This work fabricates a terahertz (THz) metamaterial device, whose structure consists of split ring resonator array/ plastic substrate/ Indium Tin Oxide (ITO) film/ liquid crystals/ ITO film/ plastic substrate. Experiment results show that the resonance of the THz metamaterial device can be enhanced as voltage is applied to the liquid crystals. The enhancement will be more significant as higher voltage applied. The resonance enhancement is attributed to the fact that the liquid crystals/ITO interfaces exhibit the large difference in terms of refractive index between the two materials in THz regime. The interfaces reflect the incident electromagnetic wave and cause the reflected wave to enhance the resonance of the metamaterials. As those frequency-tunable metamaterial devices show different resonant transmittance at different frequencies, which is undesired, the liquid crystals/ITO interfaces can improve those frequency-tunable metamaterial devices with a constant transmittance at different frequencies.
© 2013 OSA
Because of their negative index property in the terahertz (THz) frequency regime, THz metamaterials has attracted great attention recently [1–5], while frequency tunability and board-band capability of THz metamaterials remain as technical challenges. Liquid crystals have received considerable interest in the development of tunable THz metamaterial devices due to the large birefringence of liquid crystals [5–8]. In these studies, liquid crystals are used to act as the surrounding media of the metamaterials, as electrical field, magnetic field or heat is applied to the metamaterial devices embedded with liquid crystals, the resonance frequency of the metamaterials is shifted because the probe electromagnetic wave is experienced the variation in the permittivity or the permeability of the liquid crystals. As a drawback, when resonance frequency shifting, the magnitude of resonance transmittance is changed as well which is undesirable for commercial tunable electro-optic devices. It is of great interests that researchers want to develop an approach to a constant resonance intensity of the THz metamaterials even the resonance frequency of the metamaterial devices are tuned by the aforementioned methods.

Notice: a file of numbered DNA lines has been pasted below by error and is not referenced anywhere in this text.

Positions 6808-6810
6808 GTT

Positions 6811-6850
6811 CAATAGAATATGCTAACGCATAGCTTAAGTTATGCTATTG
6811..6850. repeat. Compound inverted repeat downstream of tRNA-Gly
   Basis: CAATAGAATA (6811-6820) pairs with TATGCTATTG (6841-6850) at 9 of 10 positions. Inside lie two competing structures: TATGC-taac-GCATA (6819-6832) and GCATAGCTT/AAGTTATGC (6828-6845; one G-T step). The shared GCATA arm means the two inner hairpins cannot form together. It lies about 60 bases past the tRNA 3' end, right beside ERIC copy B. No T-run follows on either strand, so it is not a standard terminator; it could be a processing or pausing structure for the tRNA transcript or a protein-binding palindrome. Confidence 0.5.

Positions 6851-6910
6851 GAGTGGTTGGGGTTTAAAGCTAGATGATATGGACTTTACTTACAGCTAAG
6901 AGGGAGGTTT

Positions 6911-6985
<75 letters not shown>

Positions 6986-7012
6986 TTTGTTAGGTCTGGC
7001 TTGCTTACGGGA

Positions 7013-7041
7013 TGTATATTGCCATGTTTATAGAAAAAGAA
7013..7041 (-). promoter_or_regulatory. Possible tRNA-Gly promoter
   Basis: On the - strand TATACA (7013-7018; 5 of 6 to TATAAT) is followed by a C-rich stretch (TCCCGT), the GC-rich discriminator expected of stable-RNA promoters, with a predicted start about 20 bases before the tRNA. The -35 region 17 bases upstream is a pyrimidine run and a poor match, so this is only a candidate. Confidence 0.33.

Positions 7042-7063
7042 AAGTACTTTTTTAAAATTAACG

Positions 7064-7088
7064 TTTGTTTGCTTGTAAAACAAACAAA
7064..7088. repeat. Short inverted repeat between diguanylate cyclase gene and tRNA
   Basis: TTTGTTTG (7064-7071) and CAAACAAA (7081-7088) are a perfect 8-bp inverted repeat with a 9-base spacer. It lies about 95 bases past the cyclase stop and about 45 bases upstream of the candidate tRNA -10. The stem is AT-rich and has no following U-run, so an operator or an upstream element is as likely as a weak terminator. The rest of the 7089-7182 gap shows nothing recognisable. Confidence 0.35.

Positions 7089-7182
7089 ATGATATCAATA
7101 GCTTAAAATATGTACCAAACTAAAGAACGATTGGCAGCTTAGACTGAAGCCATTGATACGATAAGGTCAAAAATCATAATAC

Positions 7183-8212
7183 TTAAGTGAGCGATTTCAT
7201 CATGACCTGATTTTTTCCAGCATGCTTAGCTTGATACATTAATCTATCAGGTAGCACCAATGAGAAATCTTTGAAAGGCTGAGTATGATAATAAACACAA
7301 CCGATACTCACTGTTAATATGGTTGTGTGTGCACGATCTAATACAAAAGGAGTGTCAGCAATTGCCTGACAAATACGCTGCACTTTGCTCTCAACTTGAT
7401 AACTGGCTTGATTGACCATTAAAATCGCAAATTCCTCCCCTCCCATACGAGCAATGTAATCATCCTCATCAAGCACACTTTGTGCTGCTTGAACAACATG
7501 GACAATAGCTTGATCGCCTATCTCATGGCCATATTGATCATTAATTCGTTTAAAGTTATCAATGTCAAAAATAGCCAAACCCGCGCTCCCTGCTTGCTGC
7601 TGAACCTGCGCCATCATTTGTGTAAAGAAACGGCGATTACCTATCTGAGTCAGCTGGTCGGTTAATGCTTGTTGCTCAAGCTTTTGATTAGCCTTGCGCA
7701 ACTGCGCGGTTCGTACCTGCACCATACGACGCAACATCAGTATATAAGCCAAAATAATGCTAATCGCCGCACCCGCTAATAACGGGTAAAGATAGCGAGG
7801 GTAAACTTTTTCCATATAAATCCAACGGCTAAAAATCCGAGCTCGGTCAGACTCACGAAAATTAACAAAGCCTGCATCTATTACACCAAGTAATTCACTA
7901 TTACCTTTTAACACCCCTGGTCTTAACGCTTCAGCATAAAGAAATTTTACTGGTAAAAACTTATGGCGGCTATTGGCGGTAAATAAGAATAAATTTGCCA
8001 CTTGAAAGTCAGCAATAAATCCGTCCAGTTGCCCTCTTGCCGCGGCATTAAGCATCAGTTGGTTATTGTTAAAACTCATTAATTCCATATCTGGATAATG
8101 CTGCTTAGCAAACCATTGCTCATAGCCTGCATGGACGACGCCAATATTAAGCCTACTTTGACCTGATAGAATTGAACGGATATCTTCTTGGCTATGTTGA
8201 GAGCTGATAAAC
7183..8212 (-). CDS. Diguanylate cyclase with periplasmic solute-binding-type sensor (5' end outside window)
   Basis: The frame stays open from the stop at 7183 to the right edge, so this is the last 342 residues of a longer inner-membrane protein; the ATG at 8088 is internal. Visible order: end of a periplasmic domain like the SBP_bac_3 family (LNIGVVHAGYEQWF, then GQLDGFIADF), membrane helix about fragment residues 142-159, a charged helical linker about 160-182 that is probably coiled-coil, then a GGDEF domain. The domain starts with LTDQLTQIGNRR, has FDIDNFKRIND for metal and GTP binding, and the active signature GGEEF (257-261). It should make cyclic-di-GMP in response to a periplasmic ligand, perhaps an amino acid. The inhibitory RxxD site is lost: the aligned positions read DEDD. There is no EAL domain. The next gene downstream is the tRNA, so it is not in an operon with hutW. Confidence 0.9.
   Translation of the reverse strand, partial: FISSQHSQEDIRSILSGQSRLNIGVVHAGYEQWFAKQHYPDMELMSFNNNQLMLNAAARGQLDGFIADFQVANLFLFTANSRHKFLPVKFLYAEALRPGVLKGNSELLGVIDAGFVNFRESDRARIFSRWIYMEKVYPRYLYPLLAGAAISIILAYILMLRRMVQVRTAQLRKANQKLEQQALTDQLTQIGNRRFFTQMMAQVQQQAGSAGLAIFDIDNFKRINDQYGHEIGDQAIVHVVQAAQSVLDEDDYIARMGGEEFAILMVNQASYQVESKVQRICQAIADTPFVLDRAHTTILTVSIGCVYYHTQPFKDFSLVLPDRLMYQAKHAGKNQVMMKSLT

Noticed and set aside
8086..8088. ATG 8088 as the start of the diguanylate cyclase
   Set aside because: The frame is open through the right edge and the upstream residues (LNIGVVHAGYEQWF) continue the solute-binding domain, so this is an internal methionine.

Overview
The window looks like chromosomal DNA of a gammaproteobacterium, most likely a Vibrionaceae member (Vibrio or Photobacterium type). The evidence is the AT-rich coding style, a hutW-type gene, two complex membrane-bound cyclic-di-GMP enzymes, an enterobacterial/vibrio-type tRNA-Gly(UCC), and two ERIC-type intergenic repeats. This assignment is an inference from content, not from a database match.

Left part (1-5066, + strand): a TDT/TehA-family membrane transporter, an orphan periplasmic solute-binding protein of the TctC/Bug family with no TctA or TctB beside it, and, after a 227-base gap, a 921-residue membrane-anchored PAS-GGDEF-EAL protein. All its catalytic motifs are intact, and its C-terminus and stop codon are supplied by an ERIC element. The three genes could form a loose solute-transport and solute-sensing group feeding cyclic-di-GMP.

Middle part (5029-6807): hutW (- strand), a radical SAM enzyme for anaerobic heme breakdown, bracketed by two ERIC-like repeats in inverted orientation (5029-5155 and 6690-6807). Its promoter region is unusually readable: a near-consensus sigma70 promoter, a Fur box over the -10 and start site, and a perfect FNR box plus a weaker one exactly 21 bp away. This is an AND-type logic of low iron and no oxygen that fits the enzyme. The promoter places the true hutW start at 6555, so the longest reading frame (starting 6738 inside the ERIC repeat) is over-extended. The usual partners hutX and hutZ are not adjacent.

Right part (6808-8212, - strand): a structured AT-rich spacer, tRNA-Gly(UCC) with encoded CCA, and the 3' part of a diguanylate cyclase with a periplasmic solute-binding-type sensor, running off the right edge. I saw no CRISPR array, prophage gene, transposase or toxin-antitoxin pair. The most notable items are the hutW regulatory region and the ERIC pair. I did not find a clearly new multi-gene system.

This work fabricates a THz metamaterial device, where split ring resonator (SRR) array is deposited on a liquid crystal cell which is formed by two inward-facing indium tin oxide (ITO)-coated plastic substrates, to study the effect of the liquid crystals/ITO interfaces on the resonance of the SRR array. The reason for choosing ITO is due to its good conductivity so that we can bias liquid crystals by applying voltage and its large refractive index in THz regime. The liquid crystals are used because their refractive index can be controlled by varying the applied voltage to it. Experiment results show that the resonance of the SRR array is enhanced as a voltage is applied to the liquid crystal cell, and that an increase in the voltage makes the resonant transmittance lower. The resonance enhancement results from the coupling of the surface-plasmon-polarition-like mode and the electromagnetic wave reflected from the liquid crystals/ITO interfaces. The liquid crystals/ITO interfaces can be used to keep the resonant transmittance of the proposed metamaterial devices constant by external voltages [5–8].
2. Preparation of samples